A California congresswoman said she is sharing her personal experience with sexual harassment in the hopes of inspiring current and former congressional staffers to do the same.
In a video posted online Friday morning, Rep. Jackie Speier, D-Calif., said that a chief of staff forcibly “kissed me and stuck his tongue in my mouth” when she was working as a congressional staffer. She did not name the person behind the alleged abuse.
Speier continued, “Many of us in Congress know what it’s like because Congress has been a breeding ground for a hostile work environment for far too long.”
“I know what it’s like to keep these things hidden deep down inside,” Speier said, adding, “I know what it’s like to remember that rush of humiliation and anger.”
Speier is pushing a new movement — “#MeTooCongress” — by encouraging Capitol Hill staffers to share their stories, if they feel comfortable, in order to “throw back the curtain on the repulsive behavior that until now has thrived in the dark without consequences.”
Thousands of people have shared their stories of alleged sexual misconduct using the hashtag #MeToo on social media in the wake of allegations against movie producer Harvey Weinstein. More than 60 women have come forward with allegations of sexual misconduct against the movie mogul. Weinstein has denied all allegations.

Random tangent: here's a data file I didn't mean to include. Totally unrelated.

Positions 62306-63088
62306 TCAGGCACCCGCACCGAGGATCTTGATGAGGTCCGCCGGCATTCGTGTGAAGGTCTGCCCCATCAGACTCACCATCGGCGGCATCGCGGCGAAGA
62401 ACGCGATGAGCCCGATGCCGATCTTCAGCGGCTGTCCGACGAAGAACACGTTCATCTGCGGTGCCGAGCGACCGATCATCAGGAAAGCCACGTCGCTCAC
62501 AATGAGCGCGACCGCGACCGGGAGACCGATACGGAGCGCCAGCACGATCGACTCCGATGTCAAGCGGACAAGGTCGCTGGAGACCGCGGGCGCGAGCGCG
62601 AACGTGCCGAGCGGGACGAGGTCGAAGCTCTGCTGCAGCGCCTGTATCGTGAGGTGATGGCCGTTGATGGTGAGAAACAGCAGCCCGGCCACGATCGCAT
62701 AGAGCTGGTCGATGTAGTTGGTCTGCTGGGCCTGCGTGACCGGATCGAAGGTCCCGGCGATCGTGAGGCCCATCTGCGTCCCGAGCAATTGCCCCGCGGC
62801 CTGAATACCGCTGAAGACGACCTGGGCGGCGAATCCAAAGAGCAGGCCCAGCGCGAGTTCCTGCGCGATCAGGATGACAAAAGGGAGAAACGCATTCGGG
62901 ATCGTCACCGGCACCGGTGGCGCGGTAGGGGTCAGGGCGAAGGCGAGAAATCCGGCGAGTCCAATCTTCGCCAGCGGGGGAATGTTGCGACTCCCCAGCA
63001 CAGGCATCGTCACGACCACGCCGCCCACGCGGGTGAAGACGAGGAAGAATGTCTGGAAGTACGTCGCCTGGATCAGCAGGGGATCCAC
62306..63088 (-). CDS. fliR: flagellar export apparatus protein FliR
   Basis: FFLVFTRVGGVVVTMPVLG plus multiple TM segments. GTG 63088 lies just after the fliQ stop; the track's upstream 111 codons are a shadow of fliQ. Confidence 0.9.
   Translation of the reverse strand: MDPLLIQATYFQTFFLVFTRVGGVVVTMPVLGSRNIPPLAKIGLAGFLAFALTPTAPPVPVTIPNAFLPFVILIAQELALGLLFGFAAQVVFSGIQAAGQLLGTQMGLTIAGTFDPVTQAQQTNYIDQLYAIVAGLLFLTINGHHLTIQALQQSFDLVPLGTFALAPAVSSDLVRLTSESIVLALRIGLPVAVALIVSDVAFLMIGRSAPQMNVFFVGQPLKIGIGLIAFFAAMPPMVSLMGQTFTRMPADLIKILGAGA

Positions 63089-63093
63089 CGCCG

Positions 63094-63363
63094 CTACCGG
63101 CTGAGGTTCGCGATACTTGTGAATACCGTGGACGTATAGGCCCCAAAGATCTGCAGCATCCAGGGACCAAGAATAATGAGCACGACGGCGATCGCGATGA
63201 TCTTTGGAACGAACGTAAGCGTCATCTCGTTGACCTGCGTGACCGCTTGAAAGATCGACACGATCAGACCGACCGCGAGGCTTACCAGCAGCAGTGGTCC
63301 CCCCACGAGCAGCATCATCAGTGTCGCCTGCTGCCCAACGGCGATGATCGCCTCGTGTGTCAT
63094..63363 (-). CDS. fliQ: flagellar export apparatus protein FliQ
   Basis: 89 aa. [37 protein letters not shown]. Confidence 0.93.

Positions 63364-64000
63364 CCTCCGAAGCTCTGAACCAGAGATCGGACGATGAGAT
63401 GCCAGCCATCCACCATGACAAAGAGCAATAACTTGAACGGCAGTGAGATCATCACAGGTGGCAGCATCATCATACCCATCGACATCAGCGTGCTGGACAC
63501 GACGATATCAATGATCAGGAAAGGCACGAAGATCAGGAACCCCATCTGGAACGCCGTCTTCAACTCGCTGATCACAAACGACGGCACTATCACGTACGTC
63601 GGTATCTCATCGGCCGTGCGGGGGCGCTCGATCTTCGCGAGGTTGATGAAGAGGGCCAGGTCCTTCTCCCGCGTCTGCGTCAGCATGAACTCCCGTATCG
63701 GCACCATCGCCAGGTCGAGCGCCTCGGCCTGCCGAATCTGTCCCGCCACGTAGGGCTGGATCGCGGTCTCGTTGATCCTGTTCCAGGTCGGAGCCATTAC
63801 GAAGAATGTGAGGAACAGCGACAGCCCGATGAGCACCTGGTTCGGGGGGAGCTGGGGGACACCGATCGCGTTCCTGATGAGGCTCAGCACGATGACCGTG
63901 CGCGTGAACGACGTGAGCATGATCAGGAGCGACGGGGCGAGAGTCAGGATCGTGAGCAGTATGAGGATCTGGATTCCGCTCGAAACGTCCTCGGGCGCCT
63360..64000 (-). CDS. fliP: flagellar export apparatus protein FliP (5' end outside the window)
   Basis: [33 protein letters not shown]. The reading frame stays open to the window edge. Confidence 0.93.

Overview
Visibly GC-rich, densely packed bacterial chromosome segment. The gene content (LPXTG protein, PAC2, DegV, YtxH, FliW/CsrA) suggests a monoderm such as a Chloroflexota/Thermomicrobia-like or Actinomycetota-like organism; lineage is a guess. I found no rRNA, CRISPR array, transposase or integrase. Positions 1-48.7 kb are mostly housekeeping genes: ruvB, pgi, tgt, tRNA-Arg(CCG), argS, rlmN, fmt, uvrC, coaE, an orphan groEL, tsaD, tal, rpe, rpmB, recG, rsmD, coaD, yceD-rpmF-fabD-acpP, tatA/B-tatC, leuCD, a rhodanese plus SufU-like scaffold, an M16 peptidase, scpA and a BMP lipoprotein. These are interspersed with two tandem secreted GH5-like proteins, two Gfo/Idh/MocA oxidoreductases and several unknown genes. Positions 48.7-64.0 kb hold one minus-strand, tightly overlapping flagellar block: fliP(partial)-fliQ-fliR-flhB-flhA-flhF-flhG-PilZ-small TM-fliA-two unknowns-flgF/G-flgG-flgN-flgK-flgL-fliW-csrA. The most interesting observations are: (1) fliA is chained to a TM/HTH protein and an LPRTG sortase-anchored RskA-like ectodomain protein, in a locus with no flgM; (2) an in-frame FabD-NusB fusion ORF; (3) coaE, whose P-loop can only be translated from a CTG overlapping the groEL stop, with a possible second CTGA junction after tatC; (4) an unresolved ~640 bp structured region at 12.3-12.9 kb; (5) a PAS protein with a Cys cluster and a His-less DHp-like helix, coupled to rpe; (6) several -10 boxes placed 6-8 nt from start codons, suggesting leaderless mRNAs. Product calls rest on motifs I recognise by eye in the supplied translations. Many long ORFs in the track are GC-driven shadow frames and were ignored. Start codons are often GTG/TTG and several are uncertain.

Several female senators shared their stories of the sexual harassment they say they have experienced on NBC News’ “Meet the Press” as well, though none of the incidents occurred on Capitol Hill.
Sen. Claire McCaskill, D-Mo., recalled that when she was a young state legislator in her twenties, she asked the speaker of the Missouri House of Representatives for advice on getting her first bill out of committee.
“He looked at me and he paused and he said, ‘Well, did you bring your knee pads?'” McCaskill said.